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Jalyukt Shivar performed poorly: Niti Aayog

THE ASIAN AGE. | SONALI TELANG
Published : Aug 25, 2019, 3:51 am IST
Updated : Aug 25, 2019, 3:51 am IST

The state has fallen five places to occupy the ninth position in this year’s survey.

The latest Niti Aayog report ‘Composite Water Management Index’ spells bad news for Maharashtra. The state has fallen five places to occupy the ninth position in this year’s survey.
 The latest Niti Aayog report ‘Composite Water Management Index’ spells bad news for Maharashtra. The state has fallen five places to occupy the ninth position in this year’s survey.

Mumbai: The latest Niti Aayog report ‘Composite Water Management Index’ spells bad news for Maharashtra. The state has fallen five places to occupy the ninth position in this year’s survey.

The state’s performance in preserving existing water sources, restoring encroached water bodies, water distribution through canals and irrigation management has also worsened since 2015.

One of the major concerns highlighted by the report is the state government’s consistent failure to restore irrigation potential of identified water bodies.

“This is particularly worrying given the increasing frequency of droughts, with the last drought happening in 2018. Such events can develop conditions for crop failure and put significant burden on farmers,” read the report.

Despite the ‘Jalyukt Shivar Abhiyan’, the state has performed poorly in the groundwater recharge as well, the report noted.

“The principles of watershed management are not strictly followed by contractors appointed by the government. The procedure of recharging ground water by removing encroachments from natural resources has not been the focus. Rather, the whole activity has been commercialised by corporates without any scientific basis,” said water expert Milind Murugkar.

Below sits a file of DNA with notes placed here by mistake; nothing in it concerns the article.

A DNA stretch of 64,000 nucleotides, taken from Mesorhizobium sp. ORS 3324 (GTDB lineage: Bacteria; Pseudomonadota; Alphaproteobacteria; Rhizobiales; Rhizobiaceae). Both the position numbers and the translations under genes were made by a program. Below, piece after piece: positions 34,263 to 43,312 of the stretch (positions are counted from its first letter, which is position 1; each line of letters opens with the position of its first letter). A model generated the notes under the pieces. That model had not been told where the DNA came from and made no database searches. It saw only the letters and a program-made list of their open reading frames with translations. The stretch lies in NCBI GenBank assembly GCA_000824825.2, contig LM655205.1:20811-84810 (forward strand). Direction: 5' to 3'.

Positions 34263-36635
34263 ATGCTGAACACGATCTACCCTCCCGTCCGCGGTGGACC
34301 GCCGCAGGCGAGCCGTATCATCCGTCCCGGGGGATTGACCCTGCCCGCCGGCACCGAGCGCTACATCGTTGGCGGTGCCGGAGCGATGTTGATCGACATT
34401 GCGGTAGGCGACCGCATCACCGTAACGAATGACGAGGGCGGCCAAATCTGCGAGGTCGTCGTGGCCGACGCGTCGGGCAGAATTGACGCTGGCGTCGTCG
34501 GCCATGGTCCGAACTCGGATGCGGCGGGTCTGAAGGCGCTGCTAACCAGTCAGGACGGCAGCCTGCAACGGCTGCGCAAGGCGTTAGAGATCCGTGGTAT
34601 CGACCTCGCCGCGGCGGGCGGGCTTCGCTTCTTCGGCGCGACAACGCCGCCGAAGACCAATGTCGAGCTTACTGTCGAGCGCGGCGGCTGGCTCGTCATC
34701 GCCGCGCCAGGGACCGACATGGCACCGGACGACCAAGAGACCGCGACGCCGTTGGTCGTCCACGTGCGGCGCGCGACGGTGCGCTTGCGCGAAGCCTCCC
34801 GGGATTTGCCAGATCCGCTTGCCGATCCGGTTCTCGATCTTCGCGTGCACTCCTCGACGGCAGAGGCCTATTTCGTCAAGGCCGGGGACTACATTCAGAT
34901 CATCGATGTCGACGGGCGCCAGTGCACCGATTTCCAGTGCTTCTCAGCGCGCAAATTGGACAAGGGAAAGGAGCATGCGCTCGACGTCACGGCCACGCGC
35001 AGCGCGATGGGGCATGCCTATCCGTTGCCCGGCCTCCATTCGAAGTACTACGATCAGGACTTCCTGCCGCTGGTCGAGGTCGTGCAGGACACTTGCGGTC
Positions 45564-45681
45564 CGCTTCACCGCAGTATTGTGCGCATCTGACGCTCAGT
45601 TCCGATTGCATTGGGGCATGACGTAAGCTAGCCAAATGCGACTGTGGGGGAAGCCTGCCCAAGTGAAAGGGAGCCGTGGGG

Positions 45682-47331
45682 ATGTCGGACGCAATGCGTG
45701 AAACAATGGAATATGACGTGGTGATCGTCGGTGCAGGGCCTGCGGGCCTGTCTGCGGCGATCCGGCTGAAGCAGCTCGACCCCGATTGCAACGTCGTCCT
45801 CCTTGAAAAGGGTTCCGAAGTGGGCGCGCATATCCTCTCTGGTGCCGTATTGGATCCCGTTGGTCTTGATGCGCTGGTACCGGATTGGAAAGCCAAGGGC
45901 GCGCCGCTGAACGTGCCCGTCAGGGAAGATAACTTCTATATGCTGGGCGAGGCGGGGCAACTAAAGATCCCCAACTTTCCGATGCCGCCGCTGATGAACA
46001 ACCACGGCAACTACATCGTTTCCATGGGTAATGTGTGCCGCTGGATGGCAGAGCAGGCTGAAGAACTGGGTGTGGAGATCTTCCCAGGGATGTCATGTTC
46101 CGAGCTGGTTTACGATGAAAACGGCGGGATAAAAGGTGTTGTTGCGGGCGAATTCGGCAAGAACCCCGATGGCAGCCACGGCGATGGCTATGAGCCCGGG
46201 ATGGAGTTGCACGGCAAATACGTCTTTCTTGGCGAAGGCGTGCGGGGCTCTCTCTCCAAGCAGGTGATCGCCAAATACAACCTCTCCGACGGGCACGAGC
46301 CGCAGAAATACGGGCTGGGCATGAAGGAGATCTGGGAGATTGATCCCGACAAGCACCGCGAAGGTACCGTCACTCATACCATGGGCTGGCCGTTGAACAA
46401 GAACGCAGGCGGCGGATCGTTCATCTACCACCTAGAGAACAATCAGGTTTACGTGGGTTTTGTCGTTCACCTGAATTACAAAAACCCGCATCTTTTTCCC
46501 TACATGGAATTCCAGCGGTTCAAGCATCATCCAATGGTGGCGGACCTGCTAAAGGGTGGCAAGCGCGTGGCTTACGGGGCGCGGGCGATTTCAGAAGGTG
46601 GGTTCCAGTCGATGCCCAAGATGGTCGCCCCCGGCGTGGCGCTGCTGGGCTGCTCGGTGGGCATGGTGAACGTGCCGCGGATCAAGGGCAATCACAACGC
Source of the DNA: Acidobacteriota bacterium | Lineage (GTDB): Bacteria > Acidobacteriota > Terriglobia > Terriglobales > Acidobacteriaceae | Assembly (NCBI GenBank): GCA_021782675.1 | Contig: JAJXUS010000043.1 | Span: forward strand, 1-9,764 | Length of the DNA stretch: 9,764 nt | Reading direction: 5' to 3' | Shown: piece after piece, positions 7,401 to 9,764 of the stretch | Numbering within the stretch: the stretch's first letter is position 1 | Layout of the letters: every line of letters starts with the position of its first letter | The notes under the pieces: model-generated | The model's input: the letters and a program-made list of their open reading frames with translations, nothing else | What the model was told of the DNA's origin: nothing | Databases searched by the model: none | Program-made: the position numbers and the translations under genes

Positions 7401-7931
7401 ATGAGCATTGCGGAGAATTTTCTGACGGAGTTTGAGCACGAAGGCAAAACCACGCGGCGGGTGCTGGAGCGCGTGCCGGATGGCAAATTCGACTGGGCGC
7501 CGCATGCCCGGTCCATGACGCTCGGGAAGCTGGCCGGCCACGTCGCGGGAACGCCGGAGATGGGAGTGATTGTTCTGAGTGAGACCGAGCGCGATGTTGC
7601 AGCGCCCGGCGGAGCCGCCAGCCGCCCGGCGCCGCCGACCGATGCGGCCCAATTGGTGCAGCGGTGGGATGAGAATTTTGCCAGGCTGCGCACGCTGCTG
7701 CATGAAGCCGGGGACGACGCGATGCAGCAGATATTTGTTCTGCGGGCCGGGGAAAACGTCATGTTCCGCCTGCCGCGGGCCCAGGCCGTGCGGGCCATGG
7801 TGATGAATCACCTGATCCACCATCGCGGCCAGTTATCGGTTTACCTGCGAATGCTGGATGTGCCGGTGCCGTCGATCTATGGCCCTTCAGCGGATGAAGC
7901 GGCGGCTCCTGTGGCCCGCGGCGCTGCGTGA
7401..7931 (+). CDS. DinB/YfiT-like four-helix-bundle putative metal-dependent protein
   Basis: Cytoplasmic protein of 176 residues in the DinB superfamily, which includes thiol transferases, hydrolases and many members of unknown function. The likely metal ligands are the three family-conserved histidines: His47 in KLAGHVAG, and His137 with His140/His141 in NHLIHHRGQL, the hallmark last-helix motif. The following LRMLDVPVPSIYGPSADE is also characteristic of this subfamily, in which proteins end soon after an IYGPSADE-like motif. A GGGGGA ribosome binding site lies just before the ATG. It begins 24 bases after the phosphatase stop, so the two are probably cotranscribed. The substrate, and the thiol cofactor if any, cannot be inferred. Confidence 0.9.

In the face of depleting ground water and drought in Maharashtra, the Aayog has also urged state authorities to seek suitable crops for sowing as per the environmental conditions of an area.

“Sugarcane production in drought-prone regions of Maharashtra, even in face of water scarcities, is another well-documented example of such intra-state inconsistencies,” read the report.

However experts state that in the garb of water crisis, the lands should not be given for commercial exploitation.

“Rather than going for cultivation of other crops than sugarcane, it is important to address that why Vidarbha and Marathwada are continuing to remain parched,” said Sitaram Shelar, convenor of Pani Haq Samiti.

Moreover, Maharashtra is also among the highest generators of wastewater in India, with only 50 percent of it being treated.

Tags: niti aayog, jalyukt shivar